On this day in 1618, having made one final revision to an old poem and entrusted it to his Bible, Sir Walter Raleigh climbed the scaffold before a large crowd that included his old compatriot Thomas Hariot. According to witnesses, the condemned man ran his thumb along the executioner’s blade and said, “This is a sharp medicine but it is a physician for all diseases.”
Mark Nicholls, an Encyclopedia Virginia contributor who co-authored a recent biography of Raleigh, elaborates on the scene:
He rejected a blindfold, saying that since he had no fear of the axe itself, he would not tremble at its shadow. The usual arrangements were made, that the condemned prisoner could pray a while, and then stretch his arms as a signal to the headsman. Ralegh prayed, and reached forward. The axe did not fall. Again he pushed forward, urging an end: What do you fear? he asked. ‘Strike, man.’ Even in the horror of death Ralegh seemed to control his own final moment, and ‘the last act’, according to the familiar contemporary proverb, ‘carrieth away the applause’.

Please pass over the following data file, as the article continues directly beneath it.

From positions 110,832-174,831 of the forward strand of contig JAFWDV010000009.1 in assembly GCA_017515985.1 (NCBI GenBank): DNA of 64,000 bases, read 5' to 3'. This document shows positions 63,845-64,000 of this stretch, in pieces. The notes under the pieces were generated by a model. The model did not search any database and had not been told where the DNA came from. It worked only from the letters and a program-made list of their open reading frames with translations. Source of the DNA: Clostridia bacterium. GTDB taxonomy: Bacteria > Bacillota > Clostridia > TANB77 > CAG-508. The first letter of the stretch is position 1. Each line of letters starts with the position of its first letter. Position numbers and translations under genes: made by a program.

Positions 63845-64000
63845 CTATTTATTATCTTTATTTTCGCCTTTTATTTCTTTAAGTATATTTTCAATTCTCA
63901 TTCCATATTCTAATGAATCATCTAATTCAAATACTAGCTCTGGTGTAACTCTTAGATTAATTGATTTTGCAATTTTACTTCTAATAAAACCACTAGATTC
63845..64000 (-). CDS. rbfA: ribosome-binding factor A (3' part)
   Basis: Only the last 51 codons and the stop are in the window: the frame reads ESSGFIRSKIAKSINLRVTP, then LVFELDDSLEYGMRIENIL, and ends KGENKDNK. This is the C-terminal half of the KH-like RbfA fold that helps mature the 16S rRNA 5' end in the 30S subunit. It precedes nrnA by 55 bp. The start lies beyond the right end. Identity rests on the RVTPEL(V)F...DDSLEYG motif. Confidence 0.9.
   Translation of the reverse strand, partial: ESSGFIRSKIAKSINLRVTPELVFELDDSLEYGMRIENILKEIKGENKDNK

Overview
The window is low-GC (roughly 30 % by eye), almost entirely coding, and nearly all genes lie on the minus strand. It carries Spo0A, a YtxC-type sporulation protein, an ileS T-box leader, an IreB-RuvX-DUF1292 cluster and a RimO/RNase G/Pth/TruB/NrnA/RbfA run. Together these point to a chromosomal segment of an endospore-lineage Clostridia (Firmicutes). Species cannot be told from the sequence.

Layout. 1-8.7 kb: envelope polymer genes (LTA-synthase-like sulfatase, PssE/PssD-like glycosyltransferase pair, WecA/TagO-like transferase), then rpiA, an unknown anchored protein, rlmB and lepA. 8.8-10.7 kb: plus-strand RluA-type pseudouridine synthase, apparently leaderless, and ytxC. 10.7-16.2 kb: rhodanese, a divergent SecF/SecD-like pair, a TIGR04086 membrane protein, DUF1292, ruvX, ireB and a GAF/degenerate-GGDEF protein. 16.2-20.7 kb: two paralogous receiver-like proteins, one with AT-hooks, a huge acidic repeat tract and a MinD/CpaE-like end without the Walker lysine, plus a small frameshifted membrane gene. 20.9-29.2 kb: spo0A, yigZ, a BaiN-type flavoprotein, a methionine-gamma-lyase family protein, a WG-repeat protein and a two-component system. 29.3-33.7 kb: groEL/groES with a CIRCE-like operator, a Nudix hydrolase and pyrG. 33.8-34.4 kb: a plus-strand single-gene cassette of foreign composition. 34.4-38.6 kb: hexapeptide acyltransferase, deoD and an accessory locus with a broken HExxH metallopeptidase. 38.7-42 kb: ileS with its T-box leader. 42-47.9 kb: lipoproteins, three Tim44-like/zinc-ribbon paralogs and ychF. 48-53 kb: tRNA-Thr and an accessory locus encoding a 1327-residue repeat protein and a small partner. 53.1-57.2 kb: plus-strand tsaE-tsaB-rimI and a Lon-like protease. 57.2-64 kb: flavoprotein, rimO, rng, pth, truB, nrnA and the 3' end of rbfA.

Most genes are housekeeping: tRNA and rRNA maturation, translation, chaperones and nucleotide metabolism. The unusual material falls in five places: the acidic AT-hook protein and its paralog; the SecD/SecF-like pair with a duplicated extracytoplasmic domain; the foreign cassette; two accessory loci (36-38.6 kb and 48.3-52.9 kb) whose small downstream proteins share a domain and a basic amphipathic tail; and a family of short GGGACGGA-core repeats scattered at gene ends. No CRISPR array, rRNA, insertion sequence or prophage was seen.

The deed finally done, the head was taken away in a red leather bag and gifted to Raleigh’s wife, Bess, who embalmed it, and stored it in a special case for the remaining twenty-nine years of her life.
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